Referees, a.k.a. Skating Officials, are essential for ensuring safety and fair play during a bout. Skating Officials wear roller skates during practice and bouts. They fill multiple positions in a bout or scrimmage, and are staffed by volunteers.
What are the benefits of being a Referee?
- You get to roller skate! Referees can be any gender and are members of the Rose City Rollers.
- Being a part of world-class derby. Referees practice and train every Wednesday during Rose City league scrimmage. You’re part of the action when home teams and travel team practice and scrimmage each other.
- Learn about derby. There’s no better way to learn the rules of roller derby than to be a part of the officials crew.
- No experience needed. Referees have their own practice time dedicated to ref skills and skating skills, and are trained in skating skills before they participate in officiating.
How Do You Become A Referee?
Email Officials/Referees. Skating officials must have skates, and the appropriate safety gear. (knee pads, elbow pads, helmet, wristguards)
NSOs are the backbone of any officials crew. As the name implies, NSOs take on the officiating positions that don’t involve being on-skates. NSOs fill multiple positions within a bout or scrimmage and are staffed by volunteers.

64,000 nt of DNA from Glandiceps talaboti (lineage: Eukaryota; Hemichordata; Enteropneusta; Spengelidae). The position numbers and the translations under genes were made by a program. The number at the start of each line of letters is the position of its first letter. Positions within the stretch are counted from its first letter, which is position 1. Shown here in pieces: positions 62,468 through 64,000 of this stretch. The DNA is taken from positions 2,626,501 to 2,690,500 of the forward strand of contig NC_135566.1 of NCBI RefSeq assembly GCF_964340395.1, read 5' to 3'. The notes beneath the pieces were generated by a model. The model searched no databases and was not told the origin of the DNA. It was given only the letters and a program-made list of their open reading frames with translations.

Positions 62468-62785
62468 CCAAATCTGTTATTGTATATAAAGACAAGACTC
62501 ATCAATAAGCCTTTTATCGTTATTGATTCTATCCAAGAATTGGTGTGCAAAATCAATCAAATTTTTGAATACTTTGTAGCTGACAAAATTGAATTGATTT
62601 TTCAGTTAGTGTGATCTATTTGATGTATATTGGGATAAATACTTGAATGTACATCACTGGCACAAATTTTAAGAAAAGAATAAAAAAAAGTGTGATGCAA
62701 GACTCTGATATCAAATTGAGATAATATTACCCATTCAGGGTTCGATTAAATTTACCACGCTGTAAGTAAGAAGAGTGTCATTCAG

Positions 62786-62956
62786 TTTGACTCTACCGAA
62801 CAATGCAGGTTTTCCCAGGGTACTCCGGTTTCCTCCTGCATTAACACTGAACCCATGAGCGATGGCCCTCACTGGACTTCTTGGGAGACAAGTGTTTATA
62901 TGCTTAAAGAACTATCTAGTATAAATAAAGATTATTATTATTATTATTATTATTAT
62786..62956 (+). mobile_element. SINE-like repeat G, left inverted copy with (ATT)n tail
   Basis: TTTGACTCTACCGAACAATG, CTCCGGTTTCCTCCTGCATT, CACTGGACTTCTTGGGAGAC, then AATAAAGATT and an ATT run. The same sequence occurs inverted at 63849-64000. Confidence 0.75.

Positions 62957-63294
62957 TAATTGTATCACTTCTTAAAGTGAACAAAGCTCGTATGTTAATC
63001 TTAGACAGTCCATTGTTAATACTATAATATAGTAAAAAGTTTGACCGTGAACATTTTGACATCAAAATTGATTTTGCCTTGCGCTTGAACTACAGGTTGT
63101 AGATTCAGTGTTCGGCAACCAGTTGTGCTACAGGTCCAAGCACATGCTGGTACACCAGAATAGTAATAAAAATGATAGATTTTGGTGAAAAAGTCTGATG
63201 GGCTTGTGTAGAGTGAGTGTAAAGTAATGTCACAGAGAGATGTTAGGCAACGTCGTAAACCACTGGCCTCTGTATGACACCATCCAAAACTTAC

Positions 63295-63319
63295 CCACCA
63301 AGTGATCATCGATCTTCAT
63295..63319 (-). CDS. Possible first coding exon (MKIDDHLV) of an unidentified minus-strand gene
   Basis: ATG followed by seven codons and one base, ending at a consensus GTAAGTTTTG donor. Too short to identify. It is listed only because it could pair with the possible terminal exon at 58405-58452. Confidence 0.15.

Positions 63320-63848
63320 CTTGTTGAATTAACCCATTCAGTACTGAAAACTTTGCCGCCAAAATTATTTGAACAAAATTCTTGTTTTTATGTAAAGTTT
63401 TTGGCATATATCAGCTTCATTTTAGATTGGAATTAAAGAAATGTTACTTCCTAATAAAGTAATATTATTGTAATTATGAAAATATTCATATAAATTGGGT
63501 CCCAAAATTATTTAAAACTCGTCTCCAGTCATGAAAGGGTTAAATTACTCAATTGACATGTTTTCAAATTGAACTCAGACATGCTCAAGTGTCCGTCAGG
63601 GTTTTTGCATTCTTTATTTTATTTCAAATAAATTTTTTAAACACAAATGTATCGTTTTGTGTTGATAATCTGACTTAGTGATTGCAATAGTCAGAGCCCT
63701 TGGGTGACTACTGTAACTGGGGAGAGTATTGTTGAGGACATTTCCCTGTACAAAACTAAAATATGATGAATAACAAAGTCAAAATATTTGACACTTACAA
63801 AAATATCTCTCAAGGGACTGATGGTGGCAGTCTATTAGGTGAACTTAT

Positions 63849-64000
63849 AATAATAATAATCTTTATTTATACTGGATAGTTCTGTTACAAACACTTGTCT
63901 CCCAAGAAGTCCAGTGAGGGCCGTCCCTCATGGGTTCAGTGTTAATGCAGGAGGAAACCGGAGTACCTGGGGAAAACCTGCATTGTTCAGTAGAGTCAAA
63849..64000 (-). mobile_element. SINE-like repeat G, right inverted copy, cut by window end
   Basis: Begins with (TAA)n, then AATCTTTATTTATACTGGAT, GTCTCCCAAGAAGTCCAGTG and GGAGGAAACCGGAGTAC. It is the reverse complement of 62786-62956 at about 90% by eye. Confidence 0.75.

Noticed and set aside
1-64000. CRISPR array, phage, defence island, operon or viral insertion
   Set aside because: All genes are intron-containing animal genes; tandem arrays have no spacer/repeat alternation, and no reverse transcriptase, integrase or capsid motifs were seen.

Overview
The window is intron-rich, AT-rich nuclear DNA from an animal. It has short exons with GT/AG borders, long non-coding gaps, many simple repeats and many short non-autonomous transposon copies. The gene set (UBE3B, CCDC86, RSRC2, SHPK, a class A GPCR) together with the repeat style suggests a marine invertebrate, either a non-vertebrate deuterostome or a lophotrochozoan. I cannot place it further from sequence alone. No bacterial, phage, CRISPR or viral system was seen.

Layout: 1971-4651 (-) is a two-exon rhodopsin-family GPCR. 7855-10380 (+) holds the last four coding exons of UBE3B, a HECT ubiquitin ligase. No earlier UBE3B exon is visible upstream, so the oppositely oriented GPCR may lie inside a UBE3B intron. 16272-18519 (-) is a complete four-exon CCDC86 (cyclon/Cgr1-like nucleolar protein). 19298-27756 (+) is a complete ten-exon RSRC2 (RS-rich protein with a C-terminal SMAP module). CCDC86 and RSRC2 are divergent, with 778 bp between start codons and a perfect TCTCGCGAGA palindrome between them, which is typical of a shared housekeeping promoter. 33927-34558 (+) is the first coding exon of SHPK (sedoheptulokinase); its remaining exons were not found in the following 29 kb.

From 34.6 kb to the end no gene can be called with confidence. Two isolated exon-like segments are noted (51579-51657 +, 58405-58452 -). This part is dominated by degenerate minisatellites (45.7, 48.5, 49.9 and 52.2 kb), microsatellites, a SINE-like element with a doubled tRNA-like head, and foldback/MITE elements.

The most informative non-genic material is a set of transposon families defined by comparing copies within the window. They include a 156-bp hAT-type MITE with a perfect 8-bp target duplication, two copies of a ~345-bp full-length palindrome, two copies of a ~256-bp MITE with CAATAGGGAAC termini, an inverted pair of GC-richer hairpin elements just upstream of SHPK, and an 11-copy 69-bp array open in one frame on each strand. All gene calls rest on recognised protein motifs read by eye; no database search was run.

What are the benefits of being an NSO?
- Being a part of bouts: NSOs perform vital roles for bouts, and the Rose City Rollers have one of the best NSOs crews in the country.
- Being a part of world-class derby every week: NSOs practice and train every Wednesday during Rose City league scrimmage, which means that you’ll be seeing home teams and travel team play against each other.
- Learning about derby: Whether you’re a skater or a devoted fan, there’s no better way to learn the game and the rules of roller derby than being a part of the officials crew.
- No experience needed: No skating skills are required, and no gear is necessary.
What will I be doing as an NSO?
A few examples of the positions that NSOs run during a game:
- Scorekeepers: Work with the jammer refs to keep score. Since the team with the most points wins the game, this is a very important position.
- Lineup Trackers: Track all the skaters in each lineup.
- Penalty Box Timers: Skaters who receive penalties have to serve time in the penalty box. Penalty box timers stand behind the penalty box and ensure skaters serve the proper time.
- Penalty Trackers: Responsible for keeping track of penalties. They stand in the center of the track.
- Jam Timer: Start each jam and period with a whistle blast. Requires purchase of a Fox 40 whistle. They stand in the center of the track.